A small proportion of the asset pool belonging to the estates is ISK-denominated, but these assets are nevertheless a large proportion of the Icelandic financial system and amount to about 30-40 percent of Iceland's GDP. The majority of outstanding claims on the estates have been bought by "vulture" hedgefunds and it is with them that the government will have to strike a bargain concerning the conversion of these ISK assets at substantially lower exchange rates than the official Central Bank rate Thus, the story line goes, it is only natural that the proceeds from such a bargain should be used to write down household debt. Whatever the validity of the argument, it became an effective slogan.

Asgeir Jonsson, assistant professor for economics at Iceland University

Ásgeir Jónsson

However, the two reasons mentioned above may explain a loss but not the hemorrhage the governing parties suffered in the election. There are many more deep-rooted reasons for the defeat. This outgoing government was the first purely left-wing government since Iceland's independence in 1944 and whose electoral victory in 2009 came on the back of a dramatic banking collapse. Therefore, the election was seen as historic chance by the intellectual left to implement various changes in Iceland that had been discussed over and over in cafes and parlors but never really had a majority in parliament.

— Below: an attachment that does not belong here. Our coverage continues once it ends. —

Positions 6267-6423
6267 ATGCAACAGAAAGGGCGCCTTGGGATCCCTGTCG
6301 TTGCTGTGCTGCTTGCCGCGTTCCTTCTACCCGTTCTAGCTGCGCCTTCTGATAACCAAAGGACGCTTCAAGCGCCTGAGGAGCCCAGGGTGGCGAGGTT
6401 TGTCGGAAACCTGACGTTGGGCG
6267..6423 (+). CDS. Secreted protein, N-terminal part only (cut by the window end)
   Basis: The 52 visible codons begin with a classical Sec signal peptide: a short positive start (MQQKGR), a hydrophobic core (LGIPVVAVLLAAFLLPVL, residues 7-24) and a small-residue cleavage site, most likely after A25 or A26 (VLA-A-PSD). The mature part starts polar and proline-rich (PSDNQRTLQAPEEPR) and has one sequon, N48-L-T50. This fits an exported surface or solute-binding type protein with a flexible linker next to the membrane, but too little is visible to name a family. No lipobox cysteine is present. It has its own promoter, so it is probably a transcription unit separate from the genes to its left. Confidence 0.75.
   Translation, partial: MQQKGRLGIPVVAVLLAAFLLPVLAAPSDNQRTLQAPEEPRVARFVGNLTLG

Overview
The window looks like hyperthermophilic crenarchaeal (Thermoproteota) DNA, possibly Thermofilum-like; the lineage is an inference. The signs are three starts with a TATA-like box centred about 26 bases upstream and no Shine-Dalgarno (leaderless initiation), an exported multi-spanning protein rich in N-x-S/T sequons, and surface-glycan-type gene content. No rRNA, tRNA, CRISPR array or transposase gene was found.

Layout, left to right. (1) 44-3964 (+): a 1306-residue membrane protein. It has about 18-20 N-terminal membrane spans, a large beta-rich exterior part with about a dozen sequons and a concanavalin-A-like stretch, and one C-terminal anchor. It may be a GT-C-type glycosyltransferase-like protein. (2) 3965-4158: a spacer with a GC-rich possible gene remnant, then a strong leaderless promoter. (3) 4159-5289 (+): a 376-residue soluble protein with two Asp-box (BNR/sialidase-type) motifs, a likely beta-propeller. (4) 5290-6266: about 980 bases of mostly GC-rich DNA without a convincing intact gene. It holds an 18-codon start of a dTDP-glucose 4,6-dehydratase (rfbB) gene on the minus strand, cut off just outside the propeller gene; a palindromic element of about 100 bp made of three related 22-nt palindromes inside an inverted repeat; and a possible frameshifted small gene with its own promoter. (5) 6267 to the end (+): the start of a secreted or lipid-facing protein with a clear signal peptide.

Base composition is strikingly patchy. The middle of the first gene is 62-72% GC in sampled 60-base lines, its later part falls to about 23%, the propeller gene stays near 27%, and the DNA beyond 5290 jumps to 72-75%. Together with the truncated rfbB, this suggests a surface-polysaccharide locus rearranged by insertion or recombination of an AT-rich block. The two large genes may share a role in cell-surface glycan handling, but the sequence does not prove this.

Thus the banking crisis of 2008 became a pretext for pushing various fundamental changes in Iceland's society that had nothing to do with banking or stabilization policies. This included a new constitution, the abolition of the quota system in the fishing sector and various other reforms that were bound to create divisions within a nation long used to consensus politics.

Real reforms?

Now, making changes can be a good thing and opinions may differ on all these issues, although from an economist's point of view most of these changes did not enhance efficiency. Nevertheless, there is no doubt that after the financial collapse there was an outcry for reform; that the crisis should lead to a new and better Iceland. Whatever the goals may have been, the reform processes that were put into motion were all stillborn. They were steered by narrow-minded ideologues that both side-stepped expert advice and the usual consensus politics of Iceland. However critics were dismissed either as ill-informed or accused of having a hidden agenda. This same methodology also led to a confrontation between the government and the business community and the labor unions who maintained that the government was hell-bent on destroying rather than creating jobs.